Don't reinforce this disgusting "brand", writes Sarah Dunn .
Roast Busters, Roast Busters, Roast Busters. It's a catchy title, but I hop you will think twice about using it after reading this article.
It's a stroke of self-marketing genius, that name. The Roast Busters are a group of 17 and 18-year-old boys from Auckland whose story begins and may yet end with a publicity campaign. They were busted late last week for boasting online about targeting girls as young as 13 for drinking and group sex.
TV3 reported that the group maintained a Facebook page for more than five months, sending out text and videos where they bragged in very specific terms about all the girls they "roasted".
Members Beraiah Hales and Joseph Parker also had Ask.fm pages to keep the flow of information going.
Since the story broke, the scandal and outrage based around the boys has grown bigger and bigger.
Multiple stories on national news sites have come out each day, and the gist of the situation has penetrated as far as the United States by way of feminist websites The Frisky and Jezebel, as well as CNN.
The owner of Roast Busters Sandwich Ltd in the United Kingdom quickly changed its name after his Facebook page was inundated with abusive posts.
If you hadn't figured it out by now, the name Roast Busters is a really crude pun. "Spit-roasting" is a slang term for a sexual act where two males team up to service one female.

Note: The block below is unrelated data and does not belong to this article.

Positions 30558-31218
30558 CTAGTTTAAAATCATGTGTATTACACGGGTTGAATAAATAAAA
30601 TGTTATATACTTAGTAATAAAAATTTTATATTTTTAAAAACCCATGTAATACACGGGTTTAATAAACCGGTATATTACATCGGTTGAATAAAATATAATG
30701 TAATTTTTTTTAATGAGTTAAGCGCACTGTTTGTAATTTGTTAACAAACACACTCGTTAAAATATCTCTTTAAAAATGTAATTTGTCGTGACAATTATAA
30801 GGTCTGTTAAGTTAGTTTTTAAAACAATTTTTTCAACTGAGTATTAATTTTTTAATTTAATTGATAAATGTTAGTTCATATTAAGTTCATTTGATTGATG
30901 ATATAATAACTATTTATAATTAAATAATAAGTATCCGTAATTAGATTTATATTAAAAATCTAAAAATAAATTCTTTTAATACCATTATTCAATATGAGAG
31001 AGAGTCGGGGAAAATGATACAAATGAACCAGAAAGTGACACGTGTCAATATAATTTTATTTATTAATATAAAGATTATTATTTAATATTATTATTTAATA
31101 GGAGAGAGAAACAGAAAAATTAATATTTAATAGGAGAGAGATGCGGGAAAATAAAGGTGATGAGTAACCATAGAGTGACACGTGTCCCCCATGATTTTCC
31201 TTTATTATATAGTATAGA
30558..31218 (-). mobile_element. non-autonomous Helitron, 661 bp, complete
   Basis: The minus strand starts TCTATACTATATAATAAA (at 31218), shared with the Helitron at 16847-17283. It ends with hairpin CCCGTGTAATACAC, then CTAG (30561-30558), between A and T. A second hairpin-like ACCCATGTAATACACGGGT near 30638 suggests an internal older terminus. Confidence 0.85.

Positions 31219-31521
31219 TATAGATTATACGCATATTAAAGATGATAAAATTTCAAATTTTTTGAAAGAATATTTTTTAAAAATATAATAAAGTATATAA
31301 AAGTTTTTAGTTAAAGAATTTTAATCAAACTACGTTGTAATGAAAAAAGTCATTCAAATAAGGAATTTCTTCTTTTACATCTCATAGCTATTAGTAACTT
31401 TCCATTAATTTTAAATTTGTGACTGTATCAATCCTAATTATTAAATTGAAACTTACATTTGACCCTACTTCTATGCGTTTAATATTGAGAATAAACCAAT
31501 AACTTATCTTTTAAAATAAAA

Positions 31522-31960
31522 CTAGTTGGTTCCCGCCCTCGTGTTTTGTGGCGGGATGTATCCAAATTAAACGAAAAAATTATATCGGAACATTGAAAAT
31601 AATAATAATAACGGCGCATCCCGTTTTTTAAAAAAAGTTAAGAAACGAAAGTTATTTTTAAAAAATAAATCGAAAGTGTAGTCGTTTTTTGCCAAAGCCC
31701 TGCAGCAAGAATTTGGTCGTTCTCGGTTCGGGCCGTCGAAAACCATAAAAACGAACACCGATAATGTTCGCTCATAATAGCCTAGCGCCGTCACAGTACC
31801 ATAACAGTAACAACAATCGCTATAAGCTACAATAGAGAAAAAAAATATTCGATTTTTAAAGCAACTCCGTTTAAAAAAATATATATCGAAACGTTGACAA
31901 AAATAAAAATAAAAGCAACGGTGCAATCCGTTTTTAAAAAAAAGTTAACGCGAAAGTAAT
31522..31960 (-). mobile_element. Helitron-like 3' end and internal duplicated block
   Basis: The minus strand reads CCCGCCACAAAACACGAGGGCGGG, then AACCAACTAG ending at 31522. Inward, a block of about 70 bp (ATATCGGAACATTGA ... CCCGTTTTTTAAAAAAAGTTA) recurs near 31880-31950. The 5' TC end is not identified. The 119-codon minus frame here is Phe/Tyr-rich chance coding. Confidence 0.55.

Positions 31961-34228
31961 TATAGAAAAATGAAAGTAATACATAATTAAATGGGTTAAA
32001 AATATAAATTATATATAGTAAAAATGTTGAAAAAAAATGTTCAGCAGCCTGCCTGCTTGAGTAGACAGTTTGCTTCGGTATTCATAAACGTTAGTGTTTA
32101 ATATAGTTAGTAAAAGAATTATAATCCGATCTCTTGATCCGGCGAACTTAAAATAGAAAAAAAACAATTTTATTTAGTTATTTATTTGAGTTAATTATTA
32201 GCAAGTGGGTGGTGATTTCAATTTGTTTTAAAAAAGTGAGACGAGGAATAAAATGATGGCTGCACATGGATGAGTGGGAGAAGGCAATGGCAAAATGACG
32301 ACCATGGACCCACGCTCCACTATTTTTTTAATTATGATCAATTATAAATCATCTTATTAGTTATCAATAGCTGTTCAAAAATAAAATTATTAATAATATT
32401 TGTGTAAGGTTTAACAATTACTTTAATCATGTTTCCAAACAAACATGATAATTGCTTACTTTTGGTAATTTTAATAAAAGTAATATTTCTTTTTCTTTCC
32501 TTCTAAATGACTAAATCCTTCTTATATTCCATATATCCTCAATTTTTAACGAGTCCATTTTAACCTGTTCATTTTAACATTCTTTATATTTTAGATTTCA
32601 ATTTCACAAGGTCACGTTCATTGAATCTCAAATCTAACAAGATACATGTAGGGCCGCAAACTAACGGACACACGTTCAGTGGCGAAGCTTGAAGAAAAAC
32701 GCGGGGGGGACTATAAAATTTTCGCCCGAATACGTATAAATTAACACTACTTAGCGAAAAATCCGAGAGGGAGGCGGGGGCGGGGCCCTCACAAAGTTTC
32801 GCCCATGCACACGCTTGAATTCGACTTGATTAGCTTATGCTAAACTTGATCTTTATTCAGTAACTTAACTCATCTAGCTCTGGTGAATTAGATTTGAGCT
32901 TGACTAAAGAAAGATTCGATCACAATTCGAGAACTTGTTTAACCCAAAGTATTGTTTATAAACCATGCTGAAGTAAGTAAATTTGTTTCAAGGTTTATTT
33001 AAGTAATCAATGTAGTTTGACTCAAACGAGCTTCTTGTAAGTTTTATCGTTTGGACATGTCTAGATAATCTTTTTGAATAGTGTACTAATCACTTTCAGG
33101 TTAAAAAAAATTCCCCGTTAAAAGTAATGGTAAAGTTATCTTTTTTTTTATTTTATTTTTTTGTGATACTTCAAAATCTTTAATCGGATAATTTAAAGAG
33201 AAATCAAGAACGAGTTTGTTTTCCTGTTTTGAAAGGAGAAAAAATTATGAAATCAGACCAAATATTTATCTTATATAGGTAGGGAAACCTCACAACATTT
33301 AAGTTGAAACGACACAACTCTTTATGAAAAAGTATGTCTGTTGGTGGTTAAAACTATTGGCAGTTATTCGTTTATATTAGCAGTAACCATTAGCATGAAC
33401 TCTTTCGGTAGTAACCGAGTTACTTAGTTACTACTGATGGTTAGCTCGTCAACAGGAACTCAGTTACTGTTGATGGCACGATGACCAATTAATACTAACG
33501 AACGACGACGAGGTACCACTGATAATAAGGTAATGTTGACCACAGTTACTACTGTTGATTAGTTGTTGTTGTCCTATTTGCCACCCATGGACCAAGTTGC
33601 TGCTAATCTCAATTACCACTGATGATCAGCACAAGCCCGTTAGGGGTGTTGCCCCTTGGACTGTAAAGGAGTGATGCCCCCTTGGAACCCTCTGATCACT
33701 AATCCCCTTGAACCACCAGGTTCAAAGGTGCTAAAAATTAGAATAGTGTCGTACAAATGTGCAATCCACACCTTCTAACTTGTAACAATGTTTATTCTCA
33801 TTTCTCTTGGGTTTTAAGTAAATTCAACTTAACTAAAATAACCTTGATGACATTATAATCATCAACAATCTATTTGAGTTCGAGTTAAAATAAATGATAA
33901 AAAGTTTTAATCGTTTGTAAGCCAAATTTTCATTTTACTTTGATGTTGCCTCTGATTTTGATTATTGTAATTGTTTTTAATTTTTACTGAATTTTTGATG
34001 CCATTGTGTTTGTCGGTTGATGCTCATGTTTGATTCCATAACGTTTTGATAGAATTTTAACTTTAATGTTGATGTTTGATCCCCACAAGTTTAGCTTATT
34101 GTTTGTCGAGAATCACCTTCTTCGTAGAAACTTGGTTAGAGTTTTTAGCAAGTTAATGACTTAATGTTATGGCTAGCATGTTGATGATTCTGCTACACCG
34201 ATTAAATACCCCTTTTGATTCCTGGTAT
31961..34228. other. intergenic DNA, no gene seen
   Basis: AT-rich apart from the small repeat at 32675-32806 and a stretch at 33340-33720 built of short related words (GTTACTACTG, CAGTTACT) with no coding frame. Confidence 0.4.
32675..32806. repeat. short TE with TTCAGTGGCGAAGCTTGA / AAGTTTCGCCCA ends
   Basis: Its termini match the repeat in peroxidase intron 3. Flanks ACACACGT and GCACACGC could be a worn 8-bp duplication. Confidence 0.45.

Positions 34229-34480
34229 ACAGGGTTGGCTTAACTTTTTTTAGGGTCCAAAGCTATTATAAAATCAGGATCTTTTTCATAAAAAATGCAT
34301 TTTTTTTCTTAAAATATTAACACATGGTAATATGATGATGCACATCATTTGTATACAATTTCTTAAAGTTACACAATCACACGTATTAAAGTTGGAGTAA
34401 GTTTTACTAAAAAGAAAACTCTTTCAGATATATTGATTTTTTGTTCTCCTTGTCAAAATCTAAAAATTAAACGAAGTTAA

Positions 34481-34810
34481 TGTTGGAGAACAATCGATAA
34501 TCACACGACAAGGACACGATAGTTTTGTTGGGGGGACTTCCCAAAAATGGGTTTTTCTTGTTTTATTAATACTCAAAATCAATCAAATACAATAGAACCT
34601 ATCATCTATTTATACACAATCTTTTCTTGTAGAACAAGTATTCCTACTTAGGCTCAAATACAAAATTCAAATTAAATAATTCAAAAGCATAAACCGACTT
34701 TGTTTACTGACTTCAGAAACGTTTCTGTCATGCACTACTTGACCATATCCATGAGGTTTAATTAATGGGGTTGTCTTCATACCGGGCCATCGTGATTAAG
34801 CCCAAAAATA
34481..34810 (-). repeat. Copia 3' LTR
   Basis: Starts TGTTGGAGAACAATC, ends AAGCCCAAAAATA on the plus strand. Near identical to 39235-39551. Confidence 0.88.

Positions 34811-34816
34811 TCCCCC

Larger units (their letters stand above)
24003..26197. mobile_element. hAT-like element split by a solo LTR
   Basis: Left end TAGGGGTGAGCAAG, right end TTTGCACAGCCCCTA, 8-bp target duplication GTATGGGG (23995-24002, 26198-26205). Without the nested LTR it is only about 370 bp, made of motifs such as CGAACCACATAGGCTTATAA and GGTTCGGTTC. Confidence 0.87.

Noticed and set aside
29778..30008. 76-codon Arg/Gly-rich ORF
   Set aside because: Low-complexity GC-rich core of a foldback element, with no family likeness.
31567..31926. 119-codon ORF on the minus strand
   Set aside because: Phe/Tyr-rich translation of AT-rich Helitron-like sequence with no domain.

When the boys from Auckland appropriated this, they made the term even more casual by shortening it to "roast". This is what they mean when they talk about "roasting" somebody.
The "Busters" bit is a simple reference to the 1984 kids' movie Ghostbusters. Hilarious.
Not only does the Roast Busters name directly reference what the group is all about, it makes a joke out of it, trivialising the experiences of all the girls who have been hurt and humiliated by their revelations. If I'm sick to death of seeing it around, how must the boys' victims feel when that smug, sniggering title is splashed across every news outlet daily?
It's important that this story continues to receive wide coverage, because it's allowing a vital discussion about the way rape culture is perpetuated in New Zealand to take place. However, by continuing to use the name these boys chose for themselves, we are choosing to work with their marketing strategy and reinforce their brand. Did the victims have any control over their image when those boys read out their names online? No, they did not. The Roast Busters deserve to feel the same.